Merci’s a very likable heroine and her conflicts and friendships feel organic and not stereotyped. Author Meg Medina reminds us that middle school comes with lots of changes, and some of those changes – like a grandparent getting dementia – aren’t good changes. But with the help of family and friends, we believe Merci’s conclusion that she’ll be able to switch to a more difficult gear and ride on.

megmedina.com
candlewick.com

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Disclosure: I am an Amazon Affiliate, and will earn a small percentage if you order a book on Amazon after clicking through from my site.

Source: This review is based on a library book from Fairfax County Public Library.

Disclaimer: I am a professional librarian, but I maintain my website and blogs on my own time. The views expressed are solely my own, and in no way represent the official views of my employer or of any committee or group of which I am part.

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Review of Harold & Hog Pretend For Real! by Dan Santat

Monday, January 28th, 2019

Harold & Hog
Pretend for Real!

by Dan Santat

Hyperion Books for Children, May 7, 2019. 64 pages.
Starred Review
Review written January 27, 2019, from an advance reader copy I got at ALA Midwinter Meeting.

This is another book in the series Elephant & Piggie Like Reading!. Mo Willems’ Gerald and Piggie characters appear at the beginning and end to introduce a book written by someone else. This one is delightfully meta, because the book they’re introducing features an elephant and a pig – Harold & Hog – who want to pretend to be Gerald and Piggie.

Harold and Hog are drawn by Dan Santat, much more realistically than the cartoonish Gerald and Piggie. They have glasses to pretend to be Gerald and a cartoon nose to pretend to be Piggie.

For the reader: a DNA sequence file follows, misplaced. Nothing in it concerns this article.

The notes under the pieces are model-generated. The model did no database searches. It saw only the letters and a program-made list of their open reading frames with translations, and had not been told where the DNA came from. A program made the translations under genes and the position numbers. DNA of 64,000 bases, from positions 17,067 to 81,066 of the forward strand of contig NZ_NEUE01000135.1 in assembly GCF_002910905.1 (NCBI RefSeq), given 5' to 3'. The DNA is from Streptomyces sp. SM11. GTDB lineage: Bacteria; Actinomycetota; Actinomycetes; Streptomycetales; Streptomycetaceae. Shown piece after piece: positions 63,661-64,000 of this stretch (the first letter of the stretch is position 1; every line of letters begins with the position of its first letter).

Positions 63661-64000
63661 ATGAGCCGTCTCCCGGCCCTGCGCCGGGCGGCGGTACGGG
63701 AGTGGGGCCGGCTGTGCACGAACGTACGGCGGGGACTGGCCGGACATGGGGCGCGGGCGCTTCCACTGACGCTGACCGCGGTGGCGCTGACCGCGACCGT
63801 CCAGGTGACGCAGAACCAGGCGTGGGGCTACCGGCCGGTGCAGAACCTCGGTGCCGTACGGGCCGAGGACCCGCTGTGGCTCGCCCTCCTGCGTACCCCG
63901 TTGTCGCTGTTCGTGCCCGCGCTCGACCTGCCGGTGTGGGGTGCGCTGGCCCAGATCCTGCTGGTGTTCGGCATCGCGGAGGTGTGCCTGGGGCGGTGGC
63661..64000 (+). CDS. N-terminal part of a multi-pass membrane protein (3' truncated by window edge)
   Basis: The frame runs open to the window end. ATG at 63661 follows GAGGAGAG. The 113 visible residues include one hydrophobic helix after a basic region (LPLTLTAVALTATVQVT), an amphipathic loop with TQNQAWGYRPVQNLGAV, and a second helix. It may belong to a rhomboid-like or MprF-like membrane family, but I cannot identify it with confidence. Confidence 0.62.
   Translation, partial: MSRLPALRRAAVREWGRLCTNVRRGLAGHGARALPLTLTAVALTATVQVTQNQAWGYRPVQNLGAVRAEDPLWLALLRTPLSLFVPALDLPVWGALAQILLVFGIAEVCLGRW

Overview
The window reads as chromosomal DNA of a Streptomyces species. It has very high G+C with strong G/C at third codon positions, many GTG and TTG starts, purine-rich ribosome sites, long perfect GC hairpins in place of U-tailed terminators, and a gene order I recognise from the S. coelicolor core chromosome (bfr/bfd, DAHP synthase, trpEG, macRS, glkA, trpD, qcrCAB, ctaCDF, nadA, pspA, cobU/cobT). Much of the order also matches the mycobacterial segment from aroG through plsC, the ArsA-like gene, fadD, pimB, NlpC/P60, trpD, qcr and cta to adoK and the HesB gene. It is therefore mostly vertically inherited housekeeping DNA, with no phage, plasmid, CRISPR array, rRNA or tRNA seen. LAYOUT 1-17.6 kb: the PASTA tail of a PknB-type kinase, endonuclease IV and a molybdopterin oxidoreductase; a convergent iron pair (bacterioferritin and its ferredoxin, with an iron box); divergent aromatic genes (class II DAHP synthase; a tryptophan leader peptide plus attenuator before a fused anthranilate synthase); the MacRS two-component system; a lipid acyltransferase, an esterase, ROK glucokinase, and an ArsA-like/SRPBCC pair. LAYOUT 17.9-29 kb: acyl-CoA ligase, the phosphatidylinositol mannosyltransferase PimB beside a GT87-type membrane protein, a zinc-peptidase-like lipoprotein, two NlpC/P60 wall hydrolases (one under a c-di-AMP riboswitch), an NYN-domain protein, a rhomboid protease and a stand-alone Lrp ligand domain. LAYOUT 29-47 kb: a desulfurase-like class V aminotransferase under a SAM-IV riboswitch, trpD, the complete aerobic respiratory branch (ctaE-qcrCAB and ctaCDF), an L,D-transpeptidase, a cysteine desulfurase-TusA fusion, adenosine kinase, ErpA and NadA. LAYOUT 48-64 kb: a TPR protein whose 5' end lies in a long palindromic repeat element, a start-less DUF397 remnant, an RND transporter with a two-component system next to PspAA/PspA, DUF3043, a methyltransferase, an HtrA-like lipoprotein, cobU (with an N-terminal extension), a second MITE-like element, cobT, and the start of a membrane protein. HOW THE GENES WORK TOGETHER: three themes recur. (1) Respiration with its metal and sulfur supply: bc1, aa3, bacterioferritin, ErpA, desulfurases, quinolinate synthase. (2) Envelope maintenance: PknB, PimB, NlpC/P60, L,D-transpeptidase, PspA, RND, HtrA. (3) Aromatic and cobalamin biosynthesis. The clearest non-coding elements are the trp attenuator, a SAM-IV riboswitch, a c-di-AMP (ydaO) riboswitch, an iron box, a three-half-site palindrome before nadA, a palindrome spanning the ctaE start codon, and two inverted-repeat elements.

But there’s a problem when they try to carry it out. Because Gerald is always very careful – but Harold has trouble with that. And Piggie is always very carefree – but Hog has trouble with that. Their efforts in that direction are tremendously fun.

I’m writing this in my Seattle hotel room while at ALA Midwinter Meeting. We chose our Newbery winners last night but don’t announce them to the world until tomorrow morning. I’m feeling a little giddy ever since I realized that I can write a review of this book – a 2019 publication – and post it this very day!

Of course, the book won’t be published until May, but this is one to watch for! Watch book characters pretend to be each other! Too much fun!

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Source: This review is based on an Advance Reader Copy I picked up at ALA Midwinter Meeting.

Disclaimer: I am a professional librarian, but I maintain my website and blogs on my own time. The views expressed are solely my own, and in no way represent the official views of my employer or of any committee or group of which I am part.